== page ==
Whether it is by accident or the act of vandals, discovering paint dumped into a swimming pool is extremely disheartening. This is the intent of the crime in the case of malice, and your property owner is going to feel violated. You’ll likely want to jump right into treatment, but before you start cleaning paint spilled in a pool, there are a couple of things you’ll want to ensure your customer has done that they may not have thought of.
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This is a crime scene, so treat it like one
- Don’t clean or touch anything.
- Call the police.
- Your customer will want to file a police report.
- Document the damage.
- Take photographs of the swimming pool and any paint on the deck, water features, patio furniture, etc.
- If paint cans or any other evidence has been left behind, take photos of those as well.
- Have them contact their insurance company.
- Vandalism is one of the standard perils covered by most homeowner’s insurance policies.
- Check to see what additional information they may require.
Most of you guys already know that I covered Alachua county in Florida when I had my service company. I did dip a little into both Levy and Marion counties as well. Student housing facilities in Gainesville made up the majority of my commercial customers. So yeah, they could be rough at times.
September each year was interesting. This is when all the new freshmen away from home for the first time would test their freedom. Okay, not all, but a few would get carried away and make taking care of the pools at those facilities slightly more memorable.
Orange and Blue makes Brown
It was either the last week of September or the first week of October, I don’t exactly recall, but it was the Monday after homecoming. I was cleaning one of my residential customer’s pools when I got the call from one of my community association customers.
“Rudy, you got to get out here as quick as you can. A couple of our residents used paint and tried to dye the pool, both orange and blue at the same time.”
Don’t Drain the Pool!
This may be your first instinct but hold that thought. If you drain that pool, the paint will coat the walls on the way down as the level drops. Now you have an entirely different type of mess – plaster walls and floor with a tint of blotchy whatever the futz that color was.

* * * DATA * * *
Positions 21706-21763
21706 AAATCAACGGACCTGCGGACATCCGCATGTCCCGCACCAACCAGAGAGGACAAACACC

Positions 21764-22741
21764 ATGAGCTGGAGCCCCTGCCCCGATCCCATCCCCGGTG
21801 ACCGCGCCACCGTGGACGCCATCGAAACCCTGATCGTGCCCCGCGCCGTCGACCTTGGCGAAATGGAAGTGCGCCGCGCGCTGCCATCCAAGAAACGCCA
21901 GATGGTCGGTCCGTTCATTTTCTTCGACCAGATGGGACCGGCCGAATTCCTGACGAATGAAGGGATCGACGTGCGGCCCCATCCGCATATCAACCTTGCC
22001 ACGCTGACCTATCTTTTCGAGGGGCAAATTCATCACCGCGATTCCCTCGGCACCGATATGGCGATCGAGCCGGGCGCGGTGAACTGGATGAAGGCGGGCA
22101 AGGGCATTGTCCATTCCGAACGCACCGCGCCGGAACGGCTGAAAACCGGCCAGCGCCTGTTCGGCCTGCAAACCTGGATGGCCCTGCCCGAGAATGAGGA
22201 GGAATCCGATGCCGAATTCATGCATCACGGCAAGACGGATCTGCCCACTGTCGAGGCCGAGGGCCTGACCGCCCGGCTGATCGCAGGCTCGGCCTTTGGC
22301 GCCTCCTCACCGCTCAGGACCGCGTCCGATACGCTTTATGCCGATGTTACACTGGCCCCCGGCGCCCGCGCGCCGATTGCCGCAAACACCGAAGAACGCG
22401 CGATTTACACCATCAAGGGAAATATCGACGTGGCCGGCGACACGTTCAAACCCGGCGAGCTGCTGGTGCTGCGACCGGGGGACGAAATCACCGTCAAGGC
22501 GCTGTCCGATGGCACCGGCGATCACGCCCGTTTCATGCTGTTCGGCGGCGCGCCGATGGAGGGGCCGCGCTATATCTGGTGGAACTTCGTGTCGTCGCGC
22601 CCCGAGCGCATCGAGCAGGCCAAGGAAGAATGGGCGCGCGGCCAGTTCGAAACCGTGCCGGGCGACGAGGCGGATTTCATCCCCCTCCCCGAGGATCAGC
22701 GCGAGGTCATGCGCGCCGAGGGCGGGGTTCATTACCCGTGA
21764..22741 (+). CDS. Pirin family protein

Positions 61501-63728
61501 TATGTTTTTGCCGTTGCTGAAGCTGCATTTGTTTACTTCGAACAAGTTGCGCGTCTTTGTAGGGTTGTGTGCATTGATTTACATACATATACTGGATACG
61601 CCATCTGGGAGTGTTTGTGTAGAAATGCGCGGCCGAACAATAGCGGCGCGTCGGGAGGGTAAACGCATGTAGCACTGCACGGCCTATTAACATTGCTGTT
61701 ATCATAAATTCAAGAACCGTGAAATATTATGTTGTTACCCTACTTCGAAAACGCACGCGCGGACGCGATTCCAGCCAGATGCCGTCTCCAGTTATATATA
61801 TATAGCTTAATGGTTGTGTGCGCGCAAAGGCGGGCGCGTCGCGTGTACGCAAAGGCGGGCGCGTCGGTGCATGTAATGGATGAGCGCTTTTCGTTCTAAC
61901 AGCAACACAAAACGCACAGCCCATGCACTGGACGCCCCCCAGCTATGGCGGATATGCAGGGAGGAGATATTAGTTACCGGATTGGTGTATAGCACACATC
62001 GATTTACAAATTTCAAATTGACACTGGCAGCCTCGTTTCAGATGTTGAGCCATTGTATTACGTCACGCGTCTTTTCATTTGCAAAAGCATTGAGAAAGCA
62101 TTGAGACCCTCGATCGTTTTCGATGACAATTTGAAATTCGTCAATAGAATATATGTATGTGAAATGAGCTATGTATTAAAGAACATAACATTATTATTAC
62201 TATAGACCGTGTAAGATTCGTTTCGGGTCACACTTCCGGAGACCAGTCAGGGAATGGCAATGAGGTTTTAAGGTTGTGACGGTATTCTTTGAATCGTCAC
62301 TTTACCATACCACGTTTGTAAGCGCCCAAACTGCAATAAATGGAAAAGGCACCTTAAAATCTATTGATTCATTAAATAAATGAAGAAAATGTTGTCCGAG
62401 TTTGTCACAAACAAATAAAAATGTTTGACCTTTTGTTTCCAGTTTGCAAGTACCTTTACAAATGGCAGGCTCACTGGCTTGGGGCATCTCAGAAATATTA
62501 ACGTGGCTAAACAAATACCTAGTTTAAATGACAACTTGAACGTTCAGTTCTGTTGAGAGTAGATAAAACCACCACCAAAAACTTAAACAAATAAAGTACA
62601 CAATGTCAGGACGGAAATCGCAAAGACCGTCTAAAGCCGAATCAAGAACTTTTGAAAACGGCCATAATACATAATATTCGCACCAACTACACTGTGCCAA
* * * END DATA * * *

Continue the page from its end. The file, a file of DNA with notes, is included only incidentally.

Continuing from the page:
The other problem with draining is the threat of that thing coming out of the ground. Water at 8.33 lbs per gallon is heavy. A 16 x 30 pool holds 168,682.5 pounds of water. If the groundwater level is high and you remove all of that weight, there is a good chance that sucker can pop up. Now, this is something that homeowners insurance is not likely to cover. General liability insurance doesn’t typically cover this either.
You should not remove the water from a pool unless you are a licensed (if required) and insured (to include pop-up coverage) pool professional with knowledge of groundwater tables and wellpoints.
Similar article How and When to Install Wellpoints
- Clean or backwash filter thoroughly.
- Add 40 oz of Pool First Aid or similar enzyme product rated for treatment of vandalized water.
- Run pump/filter 24 hours per day during the process.
- Clean or backwash filter as required.
- Pressure side filter with single gauge: when pressure reads 8 to 10 psi above clean running pressure.
- Pressure side filter with two gauges: when the pressure differential of influent and effluent gauges is 8 to 10 psi.
- Vacuum filter: when vacuum gauge reads greater than 8 in Hg (mercury).
- Repeat dose every 48 hours until the pool water is crystal clear.
Photos of paint vandalism courtesy of Chris Higgins of Black Dog Pools, Austin Texas
6 thoughts on “Cleaning Paint Spilled in a Pool”
Does it ruin the filter grids?
Great question! as long as you don’t let them dry before a thorough cleaning you should be okay.
Thank you Rudy as always you are fantastic. One of our pools had a small amount of paint in it. New build and men were still painting on pool house. The next day we noticed someone had broke in and spread paint in the pool and it had an oily film on top of the water and we were told to use tennis balls to soak it up. It did work wonderfully and of course had to clean filters and scrub walls. Saved by the tennis balls. Would have loved to know about the product you told us about.
Tennis balls!? That’s awesome. Happy for you that it was only the film across the surface. Vandals are something else – I just don’t get some people. Ugh! Question for you – How many tennis balls did it take?
Why would you choose not to Floc and Vacuum to Waste in this instance?
Great question and a fantastic thought! Aluminum sulfate is commonly used in water-based paint manufacturing facilities to treat wastewater to be reused for manufacturing. It is also used in conjunction with electrochemical oxidation to prepare wastewater from paint manufacturing facilities to discharge into the environment. I am unaware of the condition of the walls of the containment tank after the process – keep in mind the goal is not a ‘pretty pool’ in this scenario. After that, I speculate – we know that aluminum hydroxide, the actual floc from aluminum sulfate (alum), is used in dyeing and printing cloth to help the pigment adhere. Though I have not tried alum for a paint spill in a pool, I suppose my unfounded fear would be that the alum increases the risk of pigment adhering to plaster. I’ll have to try it one day to say for certain.
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